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While there are no more living witnesses to the assassination of President Abraham Lincoln, one inanimate object helps us bear witness to that night: a bloodstained American flag that dangled in Ford’s Theatre on the night he was shot.
The flag, which was used to support the president’s head after he was wounded, will be on display at President Lincoln’s Cottage in remembrance of the 146th anniversary of his death.
Starting April 11, visitors can see the artifact on display at the adjacent visitor center. The cottage will also host a speech by Lincoln author James Swanson on April 14, the anniversary of the assassination.
President Lincoln’s Cottage is tucked away on the Armed Forces Retirement Home grounds in Washington, at the intersection of Rock Creek Church Road and Upshur Street Northwest. The gothic-style home is said to be one of the most significant sites of Lincoln’s presidency, as he spent three summers there to escape the White House’s political pressures and stifling heat.
The weeklong flag exhibit is free to the public. Adults can also take a tour of the cottage for $12 and children for $5.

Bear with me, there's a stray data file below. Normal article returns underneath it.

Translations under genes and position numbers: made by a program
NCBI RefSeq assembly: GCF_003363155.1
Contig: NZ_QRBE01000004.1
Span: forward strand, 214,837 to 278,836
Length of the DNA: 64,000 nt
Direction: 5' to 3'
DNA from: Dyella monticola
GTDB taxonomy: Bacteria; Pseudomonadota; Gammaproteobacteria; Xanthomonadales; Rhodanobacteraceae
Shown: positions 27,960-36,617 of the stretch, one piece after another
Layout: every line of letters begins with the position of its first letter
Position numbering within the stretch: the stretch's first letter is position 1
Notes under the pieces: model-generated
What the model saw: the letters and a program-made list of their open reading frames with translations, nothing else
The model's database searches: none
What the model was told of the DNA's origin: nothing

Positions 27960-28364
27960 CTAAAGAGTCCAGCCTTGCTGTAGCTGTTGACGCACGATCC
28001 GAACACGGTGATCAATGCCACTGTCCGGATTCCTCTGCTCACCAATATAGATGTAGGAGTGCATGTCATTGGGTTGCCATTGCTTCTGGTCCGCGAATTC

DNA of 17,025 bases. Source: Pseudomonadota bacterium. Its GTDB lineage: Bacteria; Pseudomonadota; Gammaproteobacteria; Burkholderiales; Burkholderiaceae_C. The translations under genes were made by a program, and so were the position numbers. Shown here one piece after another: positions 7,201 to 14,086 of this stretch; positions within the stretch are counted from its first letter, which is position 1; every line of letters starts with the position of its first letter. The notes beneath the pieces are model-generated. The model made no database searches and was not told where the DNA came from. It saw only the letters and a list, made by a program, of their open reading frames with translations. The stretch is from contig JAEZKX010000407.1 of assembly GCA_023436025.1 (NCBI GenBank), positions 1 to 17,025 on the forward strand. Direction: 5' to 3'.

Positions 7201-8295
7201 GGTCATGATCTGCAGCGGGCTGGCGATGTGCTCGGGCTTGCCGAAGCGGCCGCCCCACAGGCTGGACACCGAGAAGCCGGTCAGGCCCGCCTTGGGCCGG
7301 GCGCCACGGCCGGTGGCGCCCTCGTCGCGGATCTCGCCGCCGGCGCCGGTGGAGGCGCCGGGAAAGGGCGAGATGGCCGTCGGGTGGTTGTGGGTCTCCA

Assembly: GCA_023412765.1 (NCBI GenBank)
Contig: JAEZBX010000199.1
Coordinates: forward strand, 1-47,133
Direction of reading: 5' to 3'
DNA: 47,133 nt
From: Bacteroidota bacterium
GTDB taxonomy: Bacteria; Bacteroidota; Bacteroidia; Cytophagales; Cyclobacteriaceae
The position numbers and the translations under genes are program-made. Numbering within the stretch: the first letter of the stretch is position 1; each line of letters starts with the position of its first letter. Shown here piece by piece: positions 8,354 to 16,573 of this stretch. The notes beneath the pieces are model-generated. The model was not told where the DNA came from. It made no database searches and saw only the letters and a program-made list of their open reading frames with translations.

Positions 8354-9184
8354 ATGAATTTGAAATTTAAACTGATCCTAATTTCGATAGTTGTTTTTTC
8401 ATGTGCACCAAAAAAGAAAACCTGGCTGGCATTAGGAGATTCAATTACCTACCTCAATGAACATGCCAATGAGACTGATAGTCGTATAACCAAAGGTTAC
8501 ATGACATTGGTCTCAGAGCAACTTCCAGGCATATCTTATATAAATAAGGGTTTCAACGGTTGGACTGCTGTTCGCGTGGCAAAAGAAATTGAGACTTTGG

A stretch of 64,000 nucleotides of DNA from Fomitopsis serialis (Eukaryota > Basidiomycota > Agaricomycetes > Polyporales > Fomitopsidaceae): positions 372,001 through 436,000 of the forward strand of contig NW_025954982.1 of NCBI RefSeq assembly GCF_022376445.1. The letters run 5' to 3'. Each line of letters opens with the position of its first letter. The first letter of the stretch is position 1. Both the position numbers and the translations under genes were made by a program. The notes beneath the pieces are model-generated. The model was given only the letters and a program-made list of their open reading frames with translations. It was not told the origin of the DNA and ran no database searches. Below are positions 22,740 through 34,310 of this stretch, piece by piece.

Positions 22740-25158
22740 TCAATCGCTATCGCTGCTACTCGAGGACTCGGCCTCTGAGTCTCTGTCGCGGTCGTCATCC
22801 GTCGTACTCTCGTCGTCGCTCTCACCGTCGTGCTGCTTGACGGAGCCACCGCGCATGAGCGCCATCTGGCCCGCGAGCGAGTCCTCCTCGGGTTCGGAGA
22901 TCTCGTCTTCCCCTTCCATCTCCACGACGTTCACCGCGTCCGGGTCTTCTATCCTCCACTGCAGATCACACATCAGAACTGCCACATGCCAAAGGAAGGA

Mobbing the Mall
Videos of public song and dance outbursts have recently gone viral on the Internet: throngs of brides dancing in unison through Central Park, groups of people practicing synchronized choreography at Union Station. The seemingly random sensations have been coined “flash mobs.”
The National Mall will play backdrop to the next flash mob Saturday, giving Washingtonians the opportunity to experience how one of these exciting events takes place.
Sometime between noon and 3 p.m., participants will start trickling into the area in front of the Lincoln Memorial and begin busting out their dance moves. Gradually, the rest of the participants will join in.
The Center for American Progress and the American Association of University Women have teamed up with various grass-roots organizations to coordinate and film the event, which is intended to raise awareness about equal pay.
In case of rain, the flash mob will take place Sunday. But if you miss the Mall-goers getting groovy and rallying for women’s rights, be sure to check out the YouTube video on April 12 at twitter.com/working_nation.